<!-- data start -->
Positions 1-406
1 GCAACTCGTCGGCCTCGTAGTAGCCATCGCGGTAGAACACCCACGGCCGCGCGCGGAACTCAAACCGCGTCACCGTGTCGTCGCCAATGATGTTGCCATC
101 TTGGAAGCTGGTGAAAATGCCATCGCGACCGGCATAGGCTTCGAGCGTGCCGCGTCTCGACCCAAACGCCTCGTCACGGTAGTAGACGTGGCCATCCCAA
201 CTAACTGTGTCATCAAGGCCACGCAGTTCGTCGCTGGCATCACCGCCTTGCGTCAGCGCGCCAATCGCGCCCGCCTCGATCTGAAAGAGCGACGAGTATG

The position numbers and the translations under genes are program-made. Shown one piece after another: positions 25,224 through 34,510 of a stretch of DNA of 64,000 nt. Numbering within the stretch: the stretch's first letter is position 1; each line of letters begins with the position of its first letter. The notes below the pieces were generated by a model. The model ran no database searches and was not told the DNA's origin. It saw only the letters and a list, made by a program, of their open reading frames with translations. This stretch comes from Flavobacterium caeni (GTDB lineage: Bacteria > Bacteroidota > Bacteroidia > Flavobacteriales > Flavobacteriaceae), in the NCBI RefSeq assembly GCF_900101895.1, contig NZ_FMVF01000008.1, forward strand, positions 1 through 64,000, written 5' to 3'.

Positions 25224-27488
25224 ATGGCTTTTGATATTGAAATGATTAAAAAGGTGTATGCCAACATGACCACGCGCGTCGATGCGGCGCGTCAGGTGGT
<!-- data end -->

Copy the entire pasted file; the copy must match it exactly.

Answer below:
Positions 1-406
1 GCAACTCGTCGGCCTCGTAGTAGCCATCGCGGTAGAACACCCACGGCCGCGCGCGGAACTCAAACCGCGTCACCGTGTCGTCGCCAATGATGTTGCCATC
101 TTGGAAGCTGGTGAAAATGCCATCGCGACCGGCATAGGCTTCGAGCGTGCCGCGTCTCGACCCAAACGCCTCGTCACGGTAGTAGACGTGGCCATCCCAA
201 CTAACTGTGTCATCAAGGCCACGCAGTTCGTCGCTGGCATCACCGCCTTGCGTCAGCGCGCCAATCGCGCCCGCCTCGATCTGAAAGAGCGACGAGTATG

The position numbers and the translations under genes are program-made. Shown one piece after another: positions 25,224 through 34,510 of a stretch of DNA of 64,000 nt. Numbering within the stretch: the stretch's first letter is position 1; each line of letters begins with the position of its first letter. The notes below the pieces were generated by a model. The model ran no database searches and was not told the DNA's origin. It saw only the letters and a list, made by a program, of their open reading frames with translations. This stretch comes from Flavobacterium caeni (GTDB lineage: Bacteria > Bacteroidota > Bacteroidia > Flavobacteriales > Flavobacteriaceae), in the NCBI RefSeq assembly GCF_900101895.1, contig NZ_FMVF01000008.1, forward strand, positions 1 through 64,000, written 5' to 3'.

Positions 25224-27488
25224 ATGGCTTTTGATATTGAAATGATTAAAAAGGTGTATGCCAACATGACCACGCGCGTCGATGCGGCGCGTCAGGTGGT